Today, I have I believe, found a very interesting Poet, someone whose background and love of nature shows an innocence, a gentle man, someone probably not well known but should be.


W. H. DAVIES   –   1870-1940

“A genuine innocent, writing odds and ends of verse about odds and ends of things,”  is the way Bernard Shaw described W. H. Davies in his preface to THE AUTOBIOGRAPHY OF A SUPER-TRAMP.  William Henry Davies lived up to the characterization.  He was born in a public house, incongruously called Church House, in Monmouthshire, April 20, 1870.  His parents were Welsh countrymen, and the boy educated himself.  He became a cattleman, a berry picker, and, as the title of his autobiography indicates, a panhandler.  He came to the United States, remained there six years, rode the rails, and had his right foot cut off by a train in Canada.  Returning to England in his early thirties, he supported himself by peddling and, when necessary begging.

It was not until his thirty fifth year that Davies decided to be a poet, and had his book set up in a printer’s shop with money he had, somehow, saved.  As a poet, he was as fecund as he was determined.  Between 1906 and the year of his death, Davies issued twenty-three volumes – five of autobiography, eighteen of verse and more than six hundred poems.  His birdlike simplicities and almost mindless fluency made it difficult for the critics to separate what was good, bad, and indifferent in his blithe verse.  He was called a “Welsh Herrick,” and many of his lines justified the appellation.  Davies sang ingenuously and tirelessly of a fair world, of happy mornings and evenings full of pleasant reverie.


Sing out, my Soul, thy songs of joy;

Such as a happy bird will sing

Beneath a rainbow’s lovely arch

In early Spring.


Davies regarded with an air of continual surprise the objects which everyone takes for granted.  His sense of wonder was unfailing.  Glowworms and lovely ladies, staring sheep and the moon “with her white fleet of stars,” were observed as rapturously as though no one had noticed them before.  A butterfly on a stone, or the juxtaposition of a rainbow and a cuckoo, was all Davies needed for a full life.



What is this life if, full of care

We have no time to stand and stare


No time to stand beneath the boughs

And stare as long as sheep or cows.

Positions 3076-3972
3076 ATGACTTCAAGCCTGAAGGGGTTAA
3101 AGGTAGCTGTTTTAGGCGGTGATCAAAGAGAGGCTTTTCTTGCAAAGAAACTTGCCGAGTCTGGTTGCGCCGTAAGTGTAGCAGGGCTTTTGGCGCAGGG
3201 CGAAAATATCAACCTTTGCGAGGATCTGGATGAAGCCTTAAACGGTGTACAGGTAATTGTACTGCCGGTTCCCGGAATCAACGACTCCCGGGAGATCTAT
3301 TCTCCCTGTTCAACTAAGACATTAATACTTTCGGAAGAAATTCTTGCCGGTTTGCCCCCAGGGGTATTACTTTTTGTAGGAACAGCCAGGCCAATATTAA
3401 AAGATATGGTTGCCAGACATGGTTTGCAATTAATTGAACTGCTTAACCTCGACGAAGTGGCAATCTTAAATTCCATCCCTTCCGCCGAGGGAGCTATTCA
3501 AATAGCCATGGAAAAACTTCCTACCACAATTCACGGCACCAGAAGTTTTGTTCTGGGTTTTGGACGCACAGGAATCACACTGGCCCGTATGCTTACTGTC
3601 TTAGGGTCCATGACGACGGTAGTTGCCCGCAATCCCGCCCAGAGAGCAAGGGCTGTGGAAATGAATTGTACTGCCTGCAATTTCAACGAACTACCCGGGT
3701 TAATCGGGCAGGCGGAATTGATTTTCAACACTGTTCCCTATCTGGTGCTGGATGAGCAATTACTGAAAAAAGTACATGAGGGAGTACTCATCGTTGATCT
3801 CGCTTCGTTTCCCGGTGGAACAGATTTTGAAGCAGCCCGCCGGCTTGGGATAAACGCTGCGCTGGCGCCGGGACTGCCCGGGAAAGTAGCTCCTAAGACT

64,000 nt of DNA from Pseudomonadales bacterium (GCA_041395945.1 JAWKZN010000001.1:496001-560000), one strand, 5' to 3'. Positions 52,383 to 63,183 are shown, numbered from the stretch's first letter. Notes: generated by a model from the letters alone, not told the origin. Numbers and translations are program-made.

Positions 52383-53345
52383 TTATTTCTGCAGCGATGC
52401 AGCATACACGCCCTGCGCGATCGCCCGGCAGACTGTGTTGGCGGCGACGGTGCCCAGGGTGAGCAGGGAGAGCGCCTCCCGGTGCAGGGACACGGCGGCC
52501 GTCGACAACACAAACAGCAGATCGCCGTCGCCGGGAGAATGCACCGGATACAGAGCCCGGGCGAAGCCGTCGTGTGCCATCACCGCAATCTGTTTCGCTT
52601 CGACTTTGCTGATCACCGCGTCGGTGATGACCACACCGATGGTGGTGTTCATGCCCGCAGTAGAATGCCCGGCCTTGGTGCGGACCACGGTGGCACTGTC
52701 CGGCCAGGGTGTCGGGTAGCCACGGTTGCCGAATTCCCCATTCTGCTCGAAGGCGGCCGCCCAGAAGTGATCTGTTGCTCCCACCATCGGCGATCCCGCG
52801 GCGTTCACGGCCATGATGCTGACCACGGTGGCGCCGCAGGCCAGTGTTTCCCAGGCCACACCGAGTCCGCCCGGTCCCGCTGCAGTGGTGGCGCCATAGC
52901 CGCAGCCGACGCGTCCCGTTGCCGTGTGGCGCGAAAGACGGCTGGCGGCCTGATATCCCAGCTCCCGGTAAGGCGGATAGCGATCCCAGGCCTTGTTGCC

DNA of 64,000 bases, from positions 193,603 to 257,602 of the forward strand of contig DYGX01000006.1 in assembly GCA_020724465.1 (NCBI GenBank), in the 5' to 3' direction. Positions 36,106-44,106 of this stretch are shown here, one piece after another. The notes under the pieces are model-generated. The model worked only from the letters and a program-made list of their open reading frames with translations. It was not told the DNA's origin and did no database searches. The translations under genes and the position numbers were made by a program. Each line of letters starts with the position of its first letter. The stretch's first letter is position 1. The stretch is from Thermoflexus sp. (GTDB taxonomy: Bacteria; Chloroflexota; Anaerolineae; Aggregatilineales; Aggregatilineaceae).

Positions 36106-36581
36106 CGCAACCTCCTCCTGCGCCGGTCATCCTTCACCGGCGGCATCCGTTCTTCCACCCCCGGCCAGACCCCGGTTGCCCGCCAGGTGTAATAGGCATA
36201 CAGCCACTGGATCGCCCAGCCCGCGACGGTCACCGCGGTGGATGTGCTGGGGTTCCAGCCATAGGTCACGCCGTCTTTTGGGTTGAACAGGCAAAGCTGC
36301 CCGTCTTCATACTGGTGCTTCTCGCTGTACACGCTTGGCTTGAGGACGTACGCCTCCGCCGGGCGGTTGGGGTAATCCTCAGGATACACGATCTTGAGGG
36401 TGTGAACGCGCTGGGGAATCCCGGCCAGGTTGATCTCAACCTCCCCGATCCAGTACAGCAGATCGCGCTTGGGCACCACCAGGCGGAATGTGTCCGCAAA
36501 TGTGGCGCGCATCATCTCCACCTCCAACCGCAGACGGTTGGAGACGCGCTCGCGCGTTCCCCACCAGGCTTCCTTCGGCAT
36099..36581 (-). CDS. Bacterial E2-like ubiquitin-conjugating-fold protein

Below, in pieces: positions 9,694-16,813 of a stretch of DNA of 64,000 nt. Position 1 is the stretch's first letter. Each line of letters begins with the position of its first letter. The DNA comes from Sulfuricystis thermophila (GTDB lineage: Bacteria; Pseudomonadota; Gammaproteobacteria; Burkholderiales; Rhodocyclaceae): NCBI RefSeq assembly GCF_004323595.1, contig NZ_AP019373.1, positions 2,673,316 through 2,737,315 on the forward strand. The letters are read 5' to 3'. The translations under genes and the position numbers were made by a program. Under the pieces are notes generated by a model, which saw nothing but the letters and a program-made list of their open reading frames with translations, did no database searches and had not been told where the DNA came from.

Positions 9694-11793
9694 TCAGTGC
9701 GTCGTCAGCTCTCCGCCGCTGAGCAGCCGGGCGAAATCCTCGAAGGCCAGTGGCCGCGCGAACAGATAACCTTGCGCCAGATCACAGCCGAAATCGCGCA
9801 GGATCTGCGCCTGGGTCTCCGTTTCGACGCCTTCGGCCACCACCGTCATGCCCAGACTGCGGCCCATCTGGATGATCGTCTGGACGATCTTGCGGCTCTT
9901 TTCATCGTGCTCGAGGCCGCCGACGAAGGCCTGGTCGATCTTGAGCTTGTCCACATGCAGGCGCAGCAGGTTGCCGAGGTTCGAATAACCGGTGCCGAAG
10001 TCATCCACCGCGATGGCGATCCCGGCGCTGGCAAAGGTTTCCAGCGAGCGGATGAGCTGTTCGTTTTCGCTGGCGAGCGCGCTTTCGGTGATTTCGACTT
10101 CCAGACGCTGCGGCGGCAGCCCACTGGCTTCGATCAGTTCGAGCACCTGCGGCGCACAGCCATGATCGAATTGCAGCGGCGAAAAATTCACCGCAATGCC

No time to see, when woods we pass,

Where squirrels hide their nuts in grass.


No time to see, in broad daylight,

Streams full of stars, like skies at night.


No time to turn at Beauty’s glance,

And watch her feet, how they can dance.


No time to wait till her mouth can

Enrich that smile her eyes began.


A poor life this if, full of care,

We have no time to stand and stare.

============================================================================”Just my thoughts follow, I hope they will not annoy too much”  Anna


How many of us, actually remember more than the four of six lines of this beautiful poem above, don’t we all know at least the first two lines so very familiar, and how very true the two lines are.  A man that had passion, a man that was sensitive, a gentle soul, and how these men with those wonderful attributes are mocked.  How lucky one would be to know and love a Man of such qualities.


Davies had superintended four constantly enlarging editions of his COLLECTED POEMS and was planning another assembly when he died at Seventy, September, 26, 1940.

Although Davies, more than any poet of the twentieth century, recalls Herrick, he was indebted to other forerunners, mostly Elizabethan.  Another influence, less obvious but more integral, was that of Blake; many of Davies’s shorter lyrics are echoes, perhaps unconscious, of SONGS OF INNOCENCE.  Even more direct though far less deep than his inspired source, Davies remained a charming rather than a great poet.  He could not frame burning images and prophetic visions.  He was content with quiet pictures and miniature panoramas, a Blake in words of one syllable.



I had Ambition, by which sin

The angels fell;

I climbed and, step by step, O Lord,

Ascended into Hell.


Returning now to peace and quiet,

And made more wise,

Let my descent and fall, O Lord,

Be into Paradise.



I hope you enjoyed the above, I really loved reading and typing it all.  Taken from  “A TREASURY OF GREAT POETS”  English and American  –  Selected and Integrated by Louis Untermeyer.  From the Personal Library of the late Poet, Rod McKuen.



Look in if you can, tomorrow, or even if slightly interested, always welcome.   Tomorrow, I have a special Poet, and who knows maybe another, perhaps unknown, but interesting, poet as well.  Take care.








Derek and Brandon Fiechter, Youtube, Thank You












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